Sunday, 3 September 2017

September meeting - Kay Dennis

Our speaker this month on the topic of Stumpwork was Kay Dennis. Or more accurately, our speakers this month were 'Team Dennis' as Kay's husband Michael is also an avid Stumpworker (if that's a word) and he spoke about how he became involved in this traditional and very intricate technique.

Detail of Kay's work
Kay learned to embroider as a child, and then a set of circumstances and ill health led her to discovering needlelace and bobbin lace. She then discovered the work of Barbara and Roy Hirst and, in her words, became one of their groupies. The Embroiderers' Guild website has a video showing both Kay's and Barbara and Roy's work. Click here to see it.  Michael became involved as he began making frames for Kay's and her students' work, and eventually became chair of the Guild of Needlelaces, by which time he was getting involved in completing the stitch challenges set by the Guild.

The talk covered the history of Stumpwork - raised embroidery - and how the faces and hands of the embroidered people were created, in addition to the needlelace used for clothing.


Over the years Kay has added more techniques to her repertoire, and paints completed leaves with silk paint to get the required tonal variations. Blackberries are beaded, and puff paste is used to create texture.

Sometimes the commissions Kay undertakes are particularly challenging and this Humpty Dumpty (Humpty Stumpy?) took many hours of work.


Kay and Michael's talk was very interesting, and amusing, especially her anecdotes about the nights spent at Lytes Cary Manor (home to a particularly fine stumpwork mirror) when she was teaching workshops. I might adopt her revised spelling from now on!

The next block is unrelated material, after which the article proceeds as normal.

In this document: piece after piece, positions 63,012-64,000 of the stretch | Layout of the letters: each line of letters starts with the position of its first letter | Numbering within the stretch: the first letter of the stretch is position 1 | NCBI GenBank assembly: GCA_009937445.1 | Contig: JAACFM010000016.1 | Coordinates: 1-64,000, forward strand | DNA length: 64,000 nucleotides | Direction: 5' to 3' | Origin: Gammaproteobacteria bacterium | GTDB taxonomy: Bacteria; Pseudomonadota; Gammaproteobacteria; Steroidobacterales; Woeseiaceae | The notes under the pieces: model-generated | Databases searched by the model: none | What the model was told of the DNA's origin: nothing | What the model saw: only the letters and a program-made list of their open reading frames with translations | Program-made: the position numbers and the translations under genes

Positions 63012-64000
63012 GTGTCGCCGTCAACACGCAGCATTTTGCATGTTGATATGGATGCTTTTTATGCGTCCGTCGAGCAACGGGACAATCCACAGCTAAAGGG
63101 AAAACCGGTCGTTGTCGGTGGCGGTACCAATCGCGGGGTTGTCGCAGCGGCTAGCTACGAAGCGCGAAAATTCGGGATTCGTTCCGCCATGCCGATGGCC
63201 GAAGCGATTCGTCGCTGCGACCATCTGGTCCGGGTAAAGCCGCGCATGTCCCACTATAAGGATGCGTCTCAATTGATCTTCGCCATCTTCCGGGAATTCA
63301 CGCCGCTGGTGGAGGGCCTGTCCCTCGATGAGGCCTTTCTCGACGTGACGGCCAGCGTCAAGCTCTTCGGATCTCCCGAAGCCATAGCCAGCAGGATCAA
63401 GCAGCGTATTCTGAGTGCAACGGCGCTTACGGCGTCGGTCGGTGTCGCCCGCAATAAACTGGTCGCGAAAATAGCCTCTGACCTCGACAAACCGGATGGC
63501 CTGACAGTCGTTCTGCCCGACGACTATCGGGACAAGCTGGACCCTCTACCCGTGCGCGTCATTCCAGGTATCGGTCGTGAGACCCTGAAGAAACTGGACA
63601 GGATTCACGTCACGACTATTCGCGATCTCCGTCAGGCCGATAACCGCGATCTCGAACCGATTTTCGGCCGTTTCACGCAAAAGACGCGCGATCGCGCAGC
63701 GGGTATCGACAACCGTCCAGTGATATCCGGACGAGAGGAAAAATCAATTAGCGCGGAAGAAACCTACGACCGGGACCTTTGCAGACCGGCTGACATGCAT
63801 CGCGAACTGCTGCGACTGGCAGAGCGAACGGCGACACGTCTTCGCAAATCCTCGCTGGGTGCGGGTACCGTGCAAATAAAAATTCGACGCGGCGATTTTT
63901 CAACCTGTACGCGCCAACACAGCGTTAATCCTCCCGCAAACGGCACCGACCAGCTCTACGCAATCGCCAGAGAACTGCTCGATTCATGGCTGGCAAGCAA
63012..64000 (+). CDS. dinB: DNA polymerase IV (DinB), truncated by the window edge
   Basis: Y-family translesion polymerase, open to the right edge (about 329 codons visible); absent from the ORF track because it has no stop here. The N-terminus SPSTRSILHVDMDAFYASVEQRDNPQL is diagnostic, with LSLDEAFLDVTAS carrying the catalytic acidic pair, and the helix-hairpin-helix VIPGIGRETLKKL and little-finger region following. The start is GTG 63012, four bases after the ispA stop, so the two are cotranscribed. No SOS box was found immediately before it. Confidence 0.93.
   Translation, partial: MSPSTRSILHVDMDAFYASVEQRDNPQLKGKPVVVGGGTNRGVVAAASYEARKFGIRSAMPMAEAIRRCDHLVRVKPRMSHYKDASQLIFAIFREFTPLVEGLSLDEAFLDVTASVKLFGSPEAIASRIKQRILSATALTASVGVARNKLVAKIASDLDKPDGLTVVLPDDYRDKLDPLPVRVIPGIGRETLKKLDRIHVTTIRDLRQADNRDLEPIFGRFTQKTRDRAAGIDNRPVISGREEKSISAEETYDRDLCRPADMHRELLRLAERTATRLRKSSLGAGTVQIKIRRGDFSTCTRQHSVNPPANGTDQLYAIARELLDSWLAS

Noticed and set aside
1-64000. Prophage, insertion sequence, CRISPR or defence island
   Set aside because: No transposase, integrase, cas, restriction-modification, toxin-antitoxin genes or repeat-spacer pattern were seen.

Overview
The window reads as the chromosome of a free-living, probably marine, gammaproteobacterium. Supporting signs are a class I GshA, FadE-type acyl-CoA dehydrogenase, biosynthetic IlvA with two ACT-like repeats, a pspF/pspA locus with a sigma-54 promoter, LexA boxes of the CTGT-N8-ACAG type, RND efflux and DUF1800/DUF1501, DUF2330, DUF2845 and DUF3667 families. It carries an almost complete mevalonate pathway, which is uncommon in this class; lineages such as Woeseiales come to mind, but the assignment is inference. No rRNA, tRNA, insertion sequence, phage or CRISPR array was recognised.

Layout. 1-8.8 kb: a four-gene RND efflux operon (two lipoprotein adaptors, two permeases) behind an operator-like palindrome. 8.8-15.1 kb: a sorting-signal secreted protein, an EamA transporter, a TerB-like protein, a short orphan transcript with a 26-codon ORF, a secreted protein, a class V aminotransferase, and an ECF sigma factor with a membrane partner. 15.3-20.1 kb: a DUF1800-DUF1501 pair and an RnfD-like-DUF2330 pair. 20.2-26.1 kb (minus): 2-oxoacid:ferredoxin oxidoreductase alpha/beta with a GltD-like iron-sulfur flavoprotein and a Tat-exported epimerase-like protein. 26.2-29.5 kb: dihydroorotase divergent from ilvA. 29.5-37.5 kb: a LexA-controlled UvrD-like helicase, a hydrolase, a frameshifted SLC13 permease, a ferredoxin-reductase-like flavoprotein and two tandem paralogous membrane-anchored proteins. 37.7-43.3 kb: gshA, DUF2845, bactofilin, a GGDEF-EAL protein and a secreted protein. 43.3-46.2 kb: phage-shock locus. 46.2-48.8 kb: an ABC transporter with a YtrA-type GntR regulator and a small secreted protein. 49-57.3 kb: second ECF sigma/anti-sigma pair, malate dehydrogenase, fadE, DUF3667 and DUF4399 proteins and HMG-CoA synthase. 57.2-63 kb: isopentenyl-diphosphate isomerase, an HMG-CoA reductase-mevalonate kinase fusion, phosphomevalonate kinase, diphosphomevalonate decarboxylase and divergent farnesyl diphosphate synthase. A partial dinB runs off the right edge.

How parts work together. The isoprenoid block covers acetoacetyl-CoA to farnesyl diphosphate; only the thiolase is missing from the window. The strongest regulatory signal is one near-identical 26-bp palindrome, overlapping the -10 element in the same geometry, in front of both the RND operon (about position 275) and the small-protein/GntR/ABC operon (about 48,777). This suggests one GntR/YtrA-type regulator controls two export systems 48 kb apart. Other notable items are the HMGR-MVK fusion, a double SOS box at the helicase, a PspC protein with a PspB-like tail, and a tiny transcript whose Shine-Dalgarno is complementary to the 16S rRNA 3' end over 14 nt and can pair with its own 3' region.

In other things . . .

Help is needed in the following ways

New committee members - as some existing committee members will be standing down at the branch AGM next month.

A new leader for Young Embroiderers, as Diane is reluctantly having to step down as leader after many years.

York branch is hosting the Regional AGM on 14th October at Scarcroft Village Hall. This means we need cakes, and people to help on the day. Please volunteer. We only have to take our turn once every fifteen years, so now is your chance!

Get in touch with Sue or Shirley if you can help at all.

And finally,

This month saw the awarding of the Ida Barber trophy. Ida Barber was one of the founder members of the York branch and was its chair for six years. She was also a Minster Broderer, and she specialised in crewelwork. She was a very encouraging person and was very keen for embroidery not to be seen as elitist, and several members spoke of how their love of embroidery was developed by Ida. Ida instigated a competition for the 'Best Original Design' awarded annually. This year it was won by Jane Hare for her hare.

Jane's winning hare




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